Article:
It’s the movement of all those who want to create a life-sustaining society, writes Joanna Macy, and it’s even more important at a time when the future looks so bad.
Carl Jung once said that at the core of each life’s journey is one question that we are born to pursue. For me, that question has been How can I be fully present to my world—present enough to rejoice and be useful—when we as a species are destroying it?
This question keeps surfacing in my heart–mind and the responses keep coming. The most resounding have come through the four decades of group work. I continue to be stunned by the strength of community that springs up when people, through their anguish and their tears, open to the immensity of their caring.
While the Great Turning does take form in specific actions and achievements, it essentially lives within us as vision and commitment.
In the 1990s a name emerged for the purposeful and Earth-based solidarity we were experiencing and for the promise it carried—the Great Turning. The term soon came to signify the transition underway to a life-sustaining society—a transition as real and pervasive as the unraveling caused by the industrial growth society. While the Great Turning does take form in specific actions and achievements, it essentially lives within us as vision and commitment.
I think many of us assumed that we could achieve a life-sustaining society without the collapse of the global economy. But given the depth and breadth of destruction, breakdown now seems inevitable and may also be necessary for the emergence of a life-sustaining society. The Great Turning will be more important to us than ever, not only as a light at the end of the tunnel, but as compass and map, as well as a supply house of skills and tools for nourishing our spirit, ingenuity, and determination.
We can start right away, while we can still easily communicate and work together. What we do now in our immediate communities as well as in wider “rough weather networks,” strengthens our capacities, which will be ever more valuable as consumer society falters and fails. Everything we learn from the self-organizing nature of Gaia will serve to guide and steady us. It is our great good fortune that we are beginning to listen to Indigenous voices as they share, despite genocide and betrayal, their millennia-old Earth wisdom traditions.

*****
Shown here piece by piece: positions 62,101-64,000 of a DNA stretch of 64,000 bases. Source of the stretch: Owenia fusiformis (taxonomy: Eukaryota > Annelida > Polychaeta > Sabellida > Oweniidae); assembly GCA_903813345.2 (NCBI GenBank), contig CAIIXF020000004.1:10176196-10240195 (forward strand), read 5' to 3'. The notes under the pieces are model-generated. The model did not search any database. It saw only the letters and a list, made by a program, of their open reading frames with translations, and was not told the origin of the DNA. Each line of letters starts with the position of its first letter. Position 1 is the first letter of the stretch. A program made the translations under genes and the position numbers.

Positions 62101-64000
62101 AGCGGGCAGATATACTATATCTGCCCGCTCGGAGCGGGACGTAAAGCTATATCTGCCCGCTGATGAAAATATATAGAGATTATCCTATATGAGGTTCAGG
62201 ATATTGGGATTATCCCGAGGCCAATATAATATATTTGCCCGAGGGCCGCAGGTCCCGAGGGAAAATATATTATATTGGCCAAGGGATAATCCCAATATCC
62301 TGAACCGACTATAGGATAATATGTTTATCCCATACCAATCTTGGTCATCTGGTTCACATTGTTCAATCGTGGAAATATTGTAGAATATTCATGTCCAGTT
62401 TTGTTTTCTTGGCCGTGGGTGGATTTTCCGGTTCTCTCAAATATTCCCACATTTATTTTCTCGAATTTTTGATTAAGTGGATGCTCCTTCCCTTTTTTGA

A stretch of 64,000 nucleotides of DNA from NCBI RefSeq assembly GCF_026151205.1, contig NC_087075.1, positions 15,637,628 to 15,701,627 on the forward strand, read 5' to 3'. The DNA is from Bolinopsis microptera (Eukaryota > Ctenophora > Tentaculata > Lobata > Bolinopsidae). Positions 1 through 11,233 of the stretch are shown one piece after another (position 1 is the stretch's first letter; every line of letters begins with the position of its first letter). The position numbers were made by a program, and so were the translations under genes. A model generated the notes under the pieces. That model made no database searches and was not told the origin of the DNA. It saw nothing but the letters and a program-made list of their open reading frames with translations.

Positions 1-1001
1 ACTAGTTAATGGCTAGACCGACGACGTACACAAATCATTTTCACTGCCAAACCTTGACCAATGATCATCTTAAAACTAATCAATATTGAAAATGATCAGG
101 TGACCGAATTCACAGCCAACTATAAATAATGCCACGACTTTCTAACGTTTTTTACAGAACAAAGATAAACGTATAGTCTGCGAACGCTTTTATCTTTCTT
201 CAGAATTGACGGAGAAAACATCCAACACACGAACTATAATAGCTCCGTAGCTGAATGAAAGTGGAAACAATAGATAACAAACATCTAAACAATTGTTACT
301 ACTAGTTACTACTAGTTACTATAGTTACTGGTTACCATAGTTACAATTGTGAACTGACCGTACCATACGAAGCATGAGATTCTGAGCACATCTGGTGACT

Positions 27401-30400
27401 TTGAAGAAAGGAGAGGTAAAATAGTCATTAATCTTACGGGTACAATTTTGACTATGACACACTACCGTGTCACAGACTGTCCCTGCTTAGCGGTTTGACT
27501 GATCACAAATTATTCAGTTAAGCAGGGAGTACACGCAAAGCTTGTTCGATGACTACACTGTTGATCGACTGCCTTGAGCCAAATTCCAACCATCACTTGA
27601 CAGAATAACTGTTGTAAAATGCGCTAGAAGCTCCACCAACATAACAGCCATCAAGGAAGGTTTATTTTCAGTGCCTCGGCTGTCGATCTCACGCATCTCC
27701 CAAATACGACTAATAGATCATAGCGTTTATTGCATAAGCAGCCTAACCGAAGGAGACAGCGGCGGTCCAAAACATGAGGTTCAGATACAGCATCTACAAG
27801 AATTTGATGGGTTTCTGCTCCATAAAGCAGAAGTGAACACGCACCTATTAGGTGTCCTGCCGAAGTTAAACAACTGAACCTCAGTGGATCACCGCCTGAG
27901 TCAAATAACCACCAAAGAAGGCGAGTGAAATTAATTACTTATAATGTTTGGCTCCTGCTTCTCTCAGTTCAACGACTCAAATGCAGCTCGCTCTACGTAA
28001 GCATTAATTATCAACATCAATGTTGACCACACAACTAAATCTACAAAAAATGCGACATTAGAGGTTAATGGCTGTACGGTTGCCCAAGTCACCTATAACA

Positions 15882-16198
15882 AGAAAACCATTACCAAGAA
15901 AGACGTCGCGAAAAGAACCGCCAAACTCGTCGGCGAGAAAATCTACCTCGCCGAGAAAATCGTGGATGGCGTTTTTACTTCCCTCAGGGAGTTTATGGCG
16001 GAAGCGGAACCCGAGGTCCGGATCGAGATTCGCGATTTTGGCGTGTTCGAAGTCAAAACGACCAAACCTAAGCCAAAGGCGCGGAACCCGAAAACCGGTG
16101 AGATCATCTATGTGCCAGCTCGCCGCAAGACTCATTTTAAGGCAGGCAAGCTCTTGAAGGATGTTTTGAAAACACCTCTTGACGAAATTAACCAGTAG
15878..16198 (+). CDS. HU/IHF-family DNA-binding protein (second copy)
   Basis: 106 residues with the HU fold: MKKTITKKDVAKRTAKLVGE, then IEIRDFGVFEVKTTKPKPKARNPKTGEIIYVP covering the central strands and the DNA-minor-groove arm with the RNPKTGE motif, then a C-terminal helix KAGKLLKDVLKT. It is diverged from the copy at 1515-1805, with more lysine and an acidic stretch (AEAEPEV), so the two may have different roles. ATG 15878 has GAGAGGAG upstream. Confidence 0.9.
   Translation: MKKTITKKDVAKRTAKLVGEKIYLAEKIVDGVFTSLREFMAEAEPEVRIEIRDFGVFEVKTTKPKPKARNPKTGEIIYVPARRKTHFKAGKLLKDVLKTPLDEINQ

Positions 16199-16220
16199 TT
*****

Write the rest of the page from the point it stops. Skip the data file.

This leads me to a state of utter gratitude. It is so great a privilege to be here on Earth at this time. I have had the good fortune to drink from three great streams of thought—the buddhadharma, systems thinking, and deep ecology. Each gives me another way to know Gaia and to know myself. Each helps me be less afraid of my fears. I have had the joy of helping others experience this too, of seeing them take the Work That Reconnects further, building our collective capacities and our trust in reciprocity.
Being fully present to fear, to gratitude, to all that is—this is the practice of mutual belonging. As living members of the living body of Earth, we are grounded in that kind of belonging. We will find more ways to remember, celebrate, and affirm this deep knowing: we belong to each other, we belong to Earth. Even when faced with cataclysmic changes, nothing can ever separate us from her. We are already home.
Our belonging is rooted in the living body of Earth, woven of the flows of time and relationship that form our bodies, our communities, our climate. When we turn and open our heart–mind to Earth, she is always there. This is the great reciprocity at the heart of the universe. My gratitude to all. May we experience “sheer abundance of being,” as Rilke says, and know that we truly belong here.
Adapted from the Afterword in A Wild Love for the World: Joanna Macy and the Work of Our Time, edited by Stephanie Kaza. Reprinted in arrangement with Shambhala Publications.